Juvenile Crime and the Economic and Social Benefits of Implementing Effective Delinquency Prevention Programs: A Case Study of the District of Columbia

  • Jeffrey M. Poirier
Keywords: delinquency prevention programs, functional family therapy, FFT, juvenile crime, juvenile delinquency, juvenile justice, District of Columbia, cost-benefit analysis, urban communities, youth incarceration


This article includes a cost-benefit analysis of Functional Family Therapy (FFT), a program to reduce juvenile crime and delinquency. To illustrate that effective delinquency prevention programs and policy can benefit urban communities, this analysis uses the D.C. government as a case study to examine the expected outcomes of FFT. This analysis predicts that FFT will yield estimated total benefits of $8.3 million and estimated total costs of $4.2 million if the program were implemented over an eight-year period, resulting in a benefit-cost ratio of about 2. Policymakers in urban communities must recognize that the long-term savings of reduced juvenile crime, achieved by implementing evidence-based delinquency prevention and treatment services, exceed program costs. In response to juvenile crime, communities should develop comprehensive strategies of programs designed to reduce juvenile delinquency, guided by the large and growing body of research on effective prevention of delinquency, rather than turn to increased incarceration.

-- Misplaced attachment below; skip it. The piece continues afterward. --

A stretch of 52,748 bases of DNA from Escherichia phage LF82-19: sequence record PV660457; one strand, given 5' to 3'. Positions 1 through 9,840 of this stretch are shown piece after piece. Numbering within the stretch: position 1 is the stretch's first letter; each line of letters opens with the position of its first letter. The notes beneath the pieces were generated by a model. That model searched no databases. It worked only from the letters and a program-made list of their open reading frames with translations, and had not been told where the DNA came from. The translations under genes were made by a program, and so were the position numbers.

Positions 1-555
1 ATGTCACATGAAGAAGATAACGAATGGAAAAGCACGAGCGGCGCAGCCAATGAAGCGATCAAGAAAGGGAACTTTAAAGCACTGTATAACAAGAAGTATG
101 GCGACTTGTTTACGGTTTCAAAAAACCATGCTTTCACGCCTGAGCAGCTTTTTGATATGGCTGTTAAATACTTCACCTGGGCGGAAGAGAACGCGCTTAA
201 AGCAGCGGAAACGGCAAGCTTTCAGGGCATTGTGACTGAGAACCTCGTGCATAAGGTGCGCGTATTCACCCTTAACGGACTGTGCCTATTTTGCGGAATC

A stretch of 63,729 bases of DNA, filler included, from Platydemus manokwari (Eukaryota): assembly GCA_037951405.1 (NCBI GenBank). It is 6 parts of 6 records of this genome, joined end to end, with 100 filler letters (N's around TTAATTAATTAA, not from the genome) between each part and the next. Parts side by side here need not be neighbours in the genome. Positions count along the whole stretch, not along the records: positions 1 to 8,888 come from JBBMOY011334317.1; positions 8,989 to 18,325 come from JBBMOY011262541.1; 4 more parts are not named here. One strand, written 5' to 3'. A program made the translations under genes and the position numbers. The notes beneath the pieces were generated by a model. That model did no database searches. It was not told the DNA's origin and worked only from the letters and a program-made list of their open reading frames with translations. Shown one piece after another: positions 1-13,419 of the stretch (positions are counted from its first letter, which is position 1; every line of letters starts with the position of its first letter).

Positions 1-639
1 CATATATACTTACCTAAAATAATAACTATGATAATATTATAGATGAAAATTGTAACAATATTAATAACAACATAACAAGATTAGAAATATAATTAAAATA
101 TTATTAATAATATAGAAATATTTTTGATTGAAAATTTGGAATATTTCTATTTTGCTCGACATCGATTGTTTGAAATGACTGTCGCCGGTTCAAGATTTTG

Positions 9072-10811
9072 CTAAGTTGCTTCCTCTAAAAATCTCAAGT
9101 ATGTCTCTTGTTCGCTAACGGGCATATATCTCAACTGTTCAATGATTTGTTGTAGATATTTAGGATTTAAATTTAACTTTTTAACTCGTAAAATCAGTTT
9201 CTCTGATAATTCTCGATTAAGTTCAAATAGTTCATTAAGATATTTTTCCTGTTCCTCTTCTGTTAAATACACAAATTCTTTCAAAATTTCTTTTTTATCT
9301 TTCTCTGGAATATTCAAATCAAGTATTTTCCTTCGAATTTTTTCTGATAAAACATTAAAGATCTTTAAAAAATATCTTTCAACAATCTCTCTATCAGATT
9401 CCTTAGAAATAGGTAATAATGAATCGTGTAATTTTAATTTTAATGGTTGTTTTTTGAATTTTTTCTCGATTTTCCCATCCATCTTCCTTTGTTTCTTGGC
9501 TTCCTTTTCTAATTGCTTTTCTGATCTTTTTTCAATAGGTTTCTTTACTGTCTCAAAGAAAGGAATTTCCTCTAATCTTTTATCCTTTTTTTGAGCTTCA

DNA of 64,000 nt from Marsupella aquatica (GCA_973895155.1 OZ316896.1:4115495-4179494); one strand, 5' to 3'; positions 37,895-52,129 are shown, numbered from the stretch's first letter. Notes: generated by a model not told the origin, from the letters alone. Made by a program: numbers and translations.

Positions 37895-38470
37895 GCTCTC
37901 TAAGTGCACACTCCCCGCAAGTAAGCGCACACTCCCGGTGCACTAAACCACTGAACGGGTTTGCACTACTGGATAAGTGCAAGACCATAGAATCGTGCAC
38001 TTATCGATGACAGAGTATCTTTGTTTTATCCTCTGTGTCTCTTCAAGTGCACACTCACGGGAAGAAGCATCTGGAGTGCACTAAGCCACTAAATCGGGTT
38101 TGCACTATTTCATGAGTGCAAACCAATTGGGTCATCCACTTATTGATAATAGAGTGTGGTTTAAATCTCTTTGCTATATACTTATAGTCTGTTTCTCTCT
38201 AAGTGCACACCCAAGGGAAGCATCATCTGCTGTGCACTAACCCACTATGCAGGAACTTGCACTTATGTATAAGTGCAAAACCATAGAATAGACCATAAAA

Author Biography

Jeffrey M. Poirier
Jeffrey M. Poirier earned a B.A. in sociology at the University of Pennsylvania and has an M.A. in Education Policy Studies from The George Washington University, where he is enrolled in the Ph.D. program in public policy and administration. He is a Senior Research Analyst at the American Institutes for Research and has contributed to research on alternative education, education finance, international education, and juvenile justice. He co-authored a book chapter on the implications of failing to prevent emotional and behavioral disorders and articles on the needs of adjudicated girls and the prevalence of youth with disabilities in corrections. The author expresses deep gratitude to all reviewers and editors for their thoughtful input on the article. In particular, he would like to gratefully recognize his colleague and mentor Dr. Mary Magee Quinn, for her steadfast guidance and support over the years.